the magnitude of the poem lies in the openness and brevity of the poet in dealing with such a universal theme as “plein air painting’.” And to allow that thought to seep deeper inside the reader is when the L 2 “I fill my brush” comes into perspective to re-think about “what, when, where.”
Carole has beautifully taken us for a ride in her thoughts, her dreams of a landscape, and used the tool of her brush to fill the colours of the sky. It could be spring rain, autumn leaves, monsoon clouds, winter nights. It could be dry or wet landscape. It could be one with the migratory or permanent birds. It could be with kites or balloons. It could be of the sunset or sunrise. It could be at the beach or desert. It could be with kids or the aged. She just beckoned her brush to do the needful, to pick the sky that the universe had. The poem also reflected oneness with the soul. It voiced the feelings of silence and yet is full of experiences and memories. The reality brought to life about personifying the brush as a medium to just explore, and yet a feeling of detachment in that ‘I’. Beautiful, Carole!!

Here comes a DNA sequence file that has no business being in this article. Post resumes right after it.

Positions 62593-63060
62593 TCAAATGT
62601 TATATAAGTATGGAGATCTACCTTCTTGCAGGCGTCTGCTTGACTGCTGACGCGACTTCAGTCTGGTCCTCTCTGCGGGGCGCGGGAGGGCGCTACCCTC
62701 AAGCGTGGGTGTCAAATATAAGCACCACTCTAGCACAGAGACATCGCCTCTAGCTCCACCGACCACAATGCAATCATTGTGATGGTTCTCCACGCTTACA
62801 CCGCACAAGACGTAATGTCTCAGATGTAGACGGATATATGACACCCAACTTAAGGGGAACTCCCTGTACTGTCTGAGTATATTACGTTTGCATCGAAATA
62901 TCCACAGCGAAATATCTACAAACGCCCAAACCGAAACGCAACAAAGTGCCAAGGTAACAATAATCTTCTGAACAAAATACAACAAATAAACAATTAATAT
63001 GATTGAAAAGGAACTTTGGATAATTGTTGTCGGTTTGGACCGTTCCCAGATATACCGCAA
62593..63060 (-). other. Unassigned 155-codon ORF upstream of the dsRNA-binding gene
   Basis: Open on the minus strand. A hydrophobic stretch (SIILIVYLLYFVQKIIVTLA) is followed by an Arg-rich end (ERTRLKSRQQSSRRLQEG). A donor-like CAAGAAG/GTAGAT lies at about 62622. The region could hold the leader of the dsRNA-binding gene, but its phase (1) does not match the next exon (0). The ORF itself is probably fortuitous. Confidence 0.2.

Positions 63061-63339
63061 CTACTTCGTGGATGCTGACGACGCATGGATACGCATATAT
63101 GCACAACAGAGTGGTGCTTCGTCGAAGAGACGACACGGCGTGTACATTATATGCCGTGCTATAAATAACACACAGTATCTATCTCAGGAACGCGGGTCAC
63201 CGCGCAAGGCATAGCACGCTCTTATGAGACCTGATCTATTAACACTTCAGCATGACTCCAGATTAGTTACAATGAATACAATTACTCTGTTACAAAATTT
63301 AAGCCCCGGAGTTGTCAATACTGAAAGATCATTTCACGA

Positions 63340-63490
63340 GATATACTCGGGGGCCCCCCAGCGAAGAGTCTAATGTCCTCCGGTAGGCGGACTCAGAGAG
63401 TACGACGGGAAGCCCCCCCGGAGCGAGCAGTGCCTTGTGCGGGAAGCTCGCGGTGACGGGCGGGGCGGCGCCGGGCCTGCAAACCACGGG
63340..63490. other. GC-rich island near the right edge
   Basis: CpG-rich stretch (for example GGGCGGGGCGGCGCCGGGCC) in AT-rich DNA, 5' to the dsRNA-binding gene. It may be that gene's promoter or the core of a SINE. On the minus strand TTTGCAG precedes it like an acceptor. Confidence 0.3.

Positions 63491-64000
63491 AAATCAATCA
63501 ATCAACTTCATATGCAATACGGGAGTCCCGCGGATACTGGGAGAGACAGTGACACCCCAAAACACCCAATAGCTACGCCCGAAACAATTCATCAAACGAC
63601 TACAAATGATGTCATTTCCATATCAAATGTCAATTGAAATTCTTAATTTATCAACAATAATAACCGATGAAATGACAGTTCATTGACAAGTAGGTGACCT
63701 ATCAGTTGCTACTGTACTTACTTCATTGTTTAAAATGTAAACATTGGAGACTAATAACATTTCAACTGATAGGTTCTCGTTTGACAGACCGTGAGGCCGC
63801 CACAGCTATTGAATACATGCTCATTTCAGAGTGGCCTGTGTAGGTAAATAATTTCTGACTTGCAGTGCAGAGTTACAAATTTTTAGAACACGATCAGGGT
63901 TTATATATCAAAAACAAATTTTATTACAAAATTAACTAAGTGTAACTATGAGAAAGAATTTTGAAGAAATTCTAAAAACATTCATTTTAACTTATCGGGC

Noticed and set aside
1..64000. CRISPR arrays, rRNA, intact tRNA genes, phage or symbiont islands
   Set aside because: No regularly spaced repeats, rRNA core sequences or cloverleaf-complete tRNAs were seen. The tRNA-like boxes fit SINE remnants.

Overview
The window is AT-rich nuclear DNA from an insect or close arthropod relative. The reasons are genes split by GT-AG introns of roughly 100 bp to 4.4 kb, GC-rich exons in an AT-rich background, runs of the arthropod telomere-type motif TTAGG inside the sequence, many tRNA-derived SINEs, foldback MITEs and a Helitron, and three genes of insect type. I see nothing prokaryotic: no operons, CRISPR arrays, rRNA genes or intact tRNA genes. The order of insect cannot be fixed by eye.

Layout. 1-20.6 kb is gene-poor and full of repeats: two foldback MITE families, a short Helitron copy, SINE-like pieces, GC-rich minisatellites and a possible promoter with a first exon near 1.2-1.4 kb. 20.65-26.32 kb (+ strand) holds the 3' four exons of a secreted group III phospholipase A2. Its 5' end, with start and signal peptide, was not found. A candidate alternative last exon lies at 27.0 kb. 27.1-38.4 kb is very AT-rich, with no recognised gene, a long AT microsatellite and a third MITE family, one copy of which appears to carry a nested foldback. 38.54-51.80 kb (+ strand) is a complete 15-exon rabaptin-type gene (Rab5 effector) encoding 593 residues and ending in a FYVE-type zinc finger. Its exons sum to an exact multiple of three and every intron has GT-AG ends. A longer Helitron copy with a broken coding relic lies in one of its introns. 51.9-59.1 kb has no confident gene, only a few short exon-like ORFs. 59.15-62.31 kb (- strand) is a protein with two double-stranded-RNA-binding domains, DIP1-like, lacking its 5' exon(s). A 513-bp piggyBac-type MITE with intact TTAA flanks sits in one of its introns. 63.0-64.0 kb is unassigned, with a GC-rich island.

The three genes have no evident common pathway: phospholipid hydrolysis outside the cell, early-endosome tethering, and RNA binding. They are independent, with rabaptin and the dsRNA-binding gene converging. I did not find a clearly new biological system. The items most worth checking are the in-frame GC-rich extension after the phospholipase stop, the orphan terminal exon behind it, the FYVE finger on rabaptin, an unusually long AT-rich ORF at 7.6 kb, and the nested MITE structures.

Thank you Chloe for selecting this poem. The poem made me think of my artist sister who often reminds me to stop and observe the sky and clouds. My sister, Carole and other plein air artists must have a unique relationship with the sky. The sky serves as both a canvas and a muse for them and must be a frequent source of inspiration.
Unlike studio painters who can control lighting and temperature conditions, plein air artists have little time to capture a scene before it changes or vanishes. They are forced to work in short, intense bursts to capture the changing hues of the sky.